Open Journal of Gastroenterology
Vol.2 No.2(2012), Article ID:19137,4 pages DOI:10.4236/ojgas.2012.22017

Spontaneous esophageal intramural hematoma in a young man wrongly diagnosed as achalasia

Liv Vandermeulen1, Fazia Mana1, Koenraad Nieboer2, Daniel Urbain1

1Department of Gastroenterology, UZBrussels, VUB, Brussels, Belgium

2Department of Radiology, UZBrussels, VUB, Brussels, Belgium


Received 29 February 2012; revised 21 March 2012; accepted 2 April 2012

Keywords: Esophageal Intramural Hematoma; Achalasia; Endoscopy; Computed Tomography


Intramural hematoma of the esophagus is a rare but well described type of acute injury of the esophageal wall and it is more frequently being recognized throughout the world. Patients usually present with acute retrosternal or epigastric pain, minor hematemesis and dysphagia. The condition is mostly seen in women with abnormal coagulation and it can either occur spontaneous or induced by trauma or transesophageal procedures. It is associated with food impaction and vomiting. Esophageal intramural hematoma has also been reported in young and healthy patients. Case reports with coexisting achalasia are limited. Management is conservative and its course is benign.


Esophageal intramural hematoma (EIH), also known as esophageal dissection, is a rare condition which sometimes occurs spontaneously. Known predisposing factors include coagulation disturbances, endoscopic interventions, foreign body ingestion and food-induced injury. It is most commonly seen in elderly women and a couple of hundred cases have been described worldwide since its first report in 1957 [1]. Intrinsic esophageal disease is uncommon in patients with EIH.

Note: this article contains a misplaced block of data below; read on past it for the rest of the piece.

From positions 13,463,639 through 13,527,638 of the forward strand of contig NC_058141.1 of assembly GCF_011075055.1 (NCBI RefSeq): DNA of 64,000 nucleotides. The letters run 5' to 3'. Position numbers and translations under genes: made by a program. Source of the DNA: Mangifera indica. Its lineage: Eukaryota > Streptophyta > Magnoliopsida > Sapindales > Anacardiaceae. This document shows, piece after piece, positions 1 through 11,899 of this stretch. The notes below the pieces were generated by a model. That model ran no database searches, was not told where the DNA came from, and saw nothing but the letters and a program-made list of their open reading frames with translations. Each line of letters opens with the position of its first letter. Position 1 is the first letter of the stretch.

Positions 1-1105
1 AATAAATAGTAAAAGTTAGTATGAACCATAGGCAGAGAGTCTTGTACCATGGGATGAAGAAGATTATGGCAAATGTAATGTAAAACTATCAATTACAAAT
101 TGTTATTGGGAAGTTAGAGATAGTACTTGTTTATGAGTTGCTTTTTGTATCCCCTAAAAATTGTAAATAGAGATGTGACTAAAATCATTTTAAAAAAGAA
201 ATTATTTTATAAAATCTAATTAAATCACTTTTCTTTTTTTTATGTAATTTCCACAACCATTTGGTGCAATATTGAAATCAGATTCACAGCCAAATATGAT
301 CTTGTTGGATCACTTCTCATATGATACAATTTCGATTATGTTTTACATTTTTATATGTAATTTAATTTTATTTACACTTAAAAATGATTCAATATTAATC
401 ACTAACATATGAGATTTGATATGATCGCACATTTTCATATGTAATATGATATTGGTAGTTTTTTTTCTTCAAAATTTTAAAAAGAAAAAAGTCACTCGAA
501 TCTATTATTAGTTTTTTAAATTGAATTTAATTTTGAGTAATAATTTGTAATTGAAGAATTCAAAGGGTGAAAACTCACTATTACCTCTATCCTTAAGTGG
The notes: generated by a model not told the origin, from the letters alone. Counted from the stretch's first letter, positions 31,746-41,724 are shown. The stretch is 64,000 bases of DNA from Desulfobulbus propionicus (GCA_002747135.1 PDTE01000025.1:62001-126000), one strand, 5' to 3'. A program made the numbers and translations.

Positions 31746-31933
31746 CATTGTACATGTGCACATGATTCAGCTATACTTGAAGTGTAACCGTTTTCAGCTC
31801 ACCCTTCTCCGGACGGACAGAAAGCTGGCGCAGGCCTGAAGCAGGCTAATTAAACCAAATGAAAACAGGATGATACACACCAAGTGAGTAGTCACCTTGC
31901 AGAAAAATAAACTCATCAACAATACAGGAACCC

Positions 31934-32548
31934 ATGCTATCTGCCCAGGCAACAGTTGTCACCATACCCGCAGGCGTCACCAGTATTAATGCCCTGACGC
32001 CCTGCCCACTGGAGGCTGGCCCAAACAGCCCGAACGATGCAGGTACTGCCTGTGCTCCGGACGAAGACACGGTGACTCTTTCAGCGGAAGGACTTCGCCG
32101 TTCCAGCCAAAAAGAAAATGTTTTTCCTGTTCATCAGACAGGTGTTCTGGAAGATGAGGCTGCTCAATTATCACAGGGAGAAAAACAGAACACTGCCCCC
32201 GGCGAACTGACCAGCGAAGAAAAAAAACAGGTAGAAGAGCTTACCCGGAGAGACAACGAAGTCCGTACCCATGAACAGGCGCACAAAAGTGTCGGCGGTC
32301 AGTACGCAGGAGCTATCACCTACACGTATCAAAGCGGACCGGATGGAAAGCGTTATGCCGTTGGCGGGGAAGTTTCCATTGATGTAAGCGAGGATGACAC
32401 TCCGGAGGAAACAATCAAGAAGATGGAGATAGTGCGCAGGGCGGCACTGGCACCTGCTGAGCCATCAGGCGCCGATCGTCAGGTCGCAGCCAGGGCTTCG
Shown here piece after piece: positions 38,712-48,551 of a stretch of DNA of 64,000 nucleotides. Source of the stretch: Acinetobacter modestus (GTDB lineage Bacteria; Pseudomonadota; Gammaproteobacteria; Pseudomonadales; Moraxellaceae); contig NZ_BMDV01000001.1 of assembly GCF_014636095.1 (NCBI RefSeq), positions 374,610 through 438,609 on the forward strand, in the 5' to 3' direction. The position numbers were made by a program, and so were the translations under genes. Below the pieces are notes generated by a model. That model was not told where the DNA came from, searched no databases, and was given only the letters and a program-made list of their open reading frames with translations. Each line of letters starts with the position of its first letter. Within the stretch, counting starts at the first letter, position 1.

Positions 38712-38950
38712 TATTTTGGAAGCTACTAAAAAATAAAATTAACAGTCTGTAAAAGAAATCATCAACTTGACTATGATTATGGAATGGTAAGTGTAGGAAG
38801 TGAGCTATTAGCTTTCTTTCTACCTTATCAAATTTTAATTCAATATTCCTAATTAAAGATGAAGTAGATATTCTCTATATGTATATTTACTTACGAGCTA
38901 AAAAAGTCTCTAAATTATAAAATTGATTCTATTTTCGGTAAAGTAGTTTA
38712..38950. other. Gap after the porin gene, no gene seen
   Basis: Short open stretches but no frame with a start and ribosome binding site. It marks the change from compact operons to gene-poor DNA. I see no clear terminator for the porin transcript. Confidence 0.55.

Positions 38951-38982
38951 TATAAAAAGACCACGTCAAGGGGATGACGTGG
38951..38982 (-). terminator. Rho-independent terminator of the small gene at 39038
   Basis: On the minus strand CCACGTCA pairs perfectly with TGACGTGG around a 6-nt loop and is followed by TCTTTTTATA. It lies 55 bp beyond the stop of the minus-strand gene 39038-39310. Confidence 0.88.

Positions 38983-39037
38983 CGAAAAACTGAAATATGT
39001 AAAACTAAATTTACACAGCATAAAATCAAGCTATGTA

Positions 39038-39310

EIH is generally associated with retching and vomiting, which causes a sudden increased transmural pressure, and the hemorrhage occurs subsequently within the submucosal tissues. This entity is thus different from the well-known Mallory-Weiss and Boerhaave syndromes.

The diagnosis of EIH is mostly made by contrast CTscan, endoscopic ultrasound (EUS), or magnetic resonance imaging [2]. It has been suggested that endoscopy is relatively contraindicated in the evaluation of EIH as air insufflation could worsen the injury. Conservative therapy is the treatment of choice in almost all cases. Surgery is indicated only in patients presenting with massive hematemesis or in patients with severe mediastinitis. Conservative treatment consists of fasting for several days and the administration of intravenous fluids, total parenteral nutrition, anti-emetics and proton pump inhibitors. Rarely, when the dysphagia persists under conservative measures, endoscopic treatment can be considered to resolve the hematoma.

The present case describes a young man with acute thoracic and epigastric pain, grave nausea and fever. The diagnosis of spontaneous esophageal intramural hematoma (SEIH) was established and the patient was successfully treated conservatively.